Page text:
Following some tight driving by our amazing driver, Aron (his bus has some magical quality that allows it to pass unscathed through double-parked rows of cars on already narrow streets crowded with drivers and pedestrians – the original Elvis may have been the “King” but our own Elvis is the king of the streets!), we arrived at the Jerusalem Center for Independent Living. The CIL offers peer counseling, an accessible garden, a workshop where an amazing inventor creates devices to help disabled people with everyday and extraordinary activities, community activities and gatherings and much more for individuals with differing disabilities. Another amazing program of the CIL is Merkaz Tipuach Yozmot, a “center for fostering initiatives” which helps teach its disabled population how to start small businesses – its successes include a ceramics business, one in graphics and another in electronic music. The CIL was established by Disabled Now Organization and JDC-Israel (Joint Distribution Committee – or “The Joint” as it is affectionately called). Henia Schwartz, the CIL’s director, is a passionate advocate for not just “independent” living for disabled people, but “interdependent” living – promoting interaction and integration between all people, regardless of disability.
We participated in an engaging discussion led by Stephen (who was at first esteemed in our eyes by being introduced as a good friend of our guide, Abraham, but then through his presentation, personal insights and thoughtfulness, was esteemed all on his own and may have even brought Abraham’s own vaulted estimation up in our hearts!) about the interplay between charity (tzedakah) and justice (tzedaka). We also evaluated differing visions regarding disabled persons between the prophets Isaiah and Jeremiah. This trip to the CIL was a great reinforcement of the continuing theme of taking care of our families, our communities, our nation and our people that permeated the trip. Although it was our last day in Israel and we had seen so many examples of how Israel and Jews across the world take care of our people, the importance of the CIL and the dedication of its Board, staff, volunteers and supporters was not lost on us. We enjoyed a brief glimpse into the workings of this important endeavor, challenged some of our previously held thoughts on how disabled people are viewed in society and came away with another inspiring (and dare I say, “collective”) memory upon which to build our own community of caring when we return home.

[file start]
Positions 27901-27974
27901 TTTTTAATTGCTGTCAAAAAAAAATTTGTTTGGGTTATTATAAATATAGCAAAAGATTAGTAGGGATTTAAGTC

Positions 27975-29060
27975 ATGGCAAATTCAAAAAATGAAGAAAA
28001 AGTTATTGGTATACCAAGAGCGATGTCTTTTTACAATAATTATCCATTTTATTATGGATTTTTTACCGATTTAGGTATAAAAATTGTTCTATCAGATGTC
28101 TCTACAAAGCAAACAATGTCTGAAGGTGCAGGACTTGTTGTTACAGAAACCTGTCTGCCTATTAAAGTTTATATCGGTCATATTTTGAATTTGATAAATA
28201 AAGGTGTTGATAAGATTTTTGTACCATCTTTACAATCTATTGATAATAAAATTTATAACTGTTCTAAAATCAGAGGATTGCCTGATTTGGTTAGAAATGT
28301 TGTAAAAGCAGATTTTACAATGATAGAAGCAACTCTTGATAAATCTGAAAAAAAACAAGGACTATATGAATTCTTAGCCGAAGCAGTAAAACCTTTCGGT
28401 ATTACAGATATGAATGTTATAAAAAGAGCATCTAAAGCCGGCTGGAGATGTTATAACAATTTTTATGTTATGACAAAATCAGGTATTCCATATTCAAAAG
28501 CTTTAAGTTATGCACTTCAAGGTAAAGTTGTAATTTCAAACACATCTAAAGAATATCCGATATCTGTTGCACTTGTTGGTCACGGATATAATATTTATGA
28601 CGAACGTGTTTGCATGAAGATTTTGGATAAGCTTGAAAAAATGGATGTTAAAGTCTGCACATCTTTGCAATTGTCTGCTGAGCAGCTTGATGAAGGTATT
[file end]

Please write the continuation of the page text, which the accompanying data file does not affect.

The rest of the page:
Dinner – Laura Drucker
It was so great that we had time to walk through Jerusalem one last time. We picked up last minute pastries and gifts. Then we headed to the hotel to pack up and meet in the lobby.
We all walked to our last dinner together. When we got to the restaurant they had a beautiful room set up just for us. What a special treat it was. The room was beautiful, the food was delicious, but the new friendships we all made are unbelievable. We all went around the table and talked some about the trip. One thing we all agreed on is keeping our group together when we get back to Atlanta. We will have to make an effort, but it is so worth it. It is amazing how close we all got it just 10 days. Thank you to Frank Mission 4 for our round of shots! Just what we needed before we left for the airport!
I’m on the plane now heading home. As I think about it I can’t believe all we did and all the information we got in just 10 days! Thank you to the Frank’s for this amazing opportunity and because of you, we are bringing all these new friendships back to the Atlanta community.
We will never forget this trip!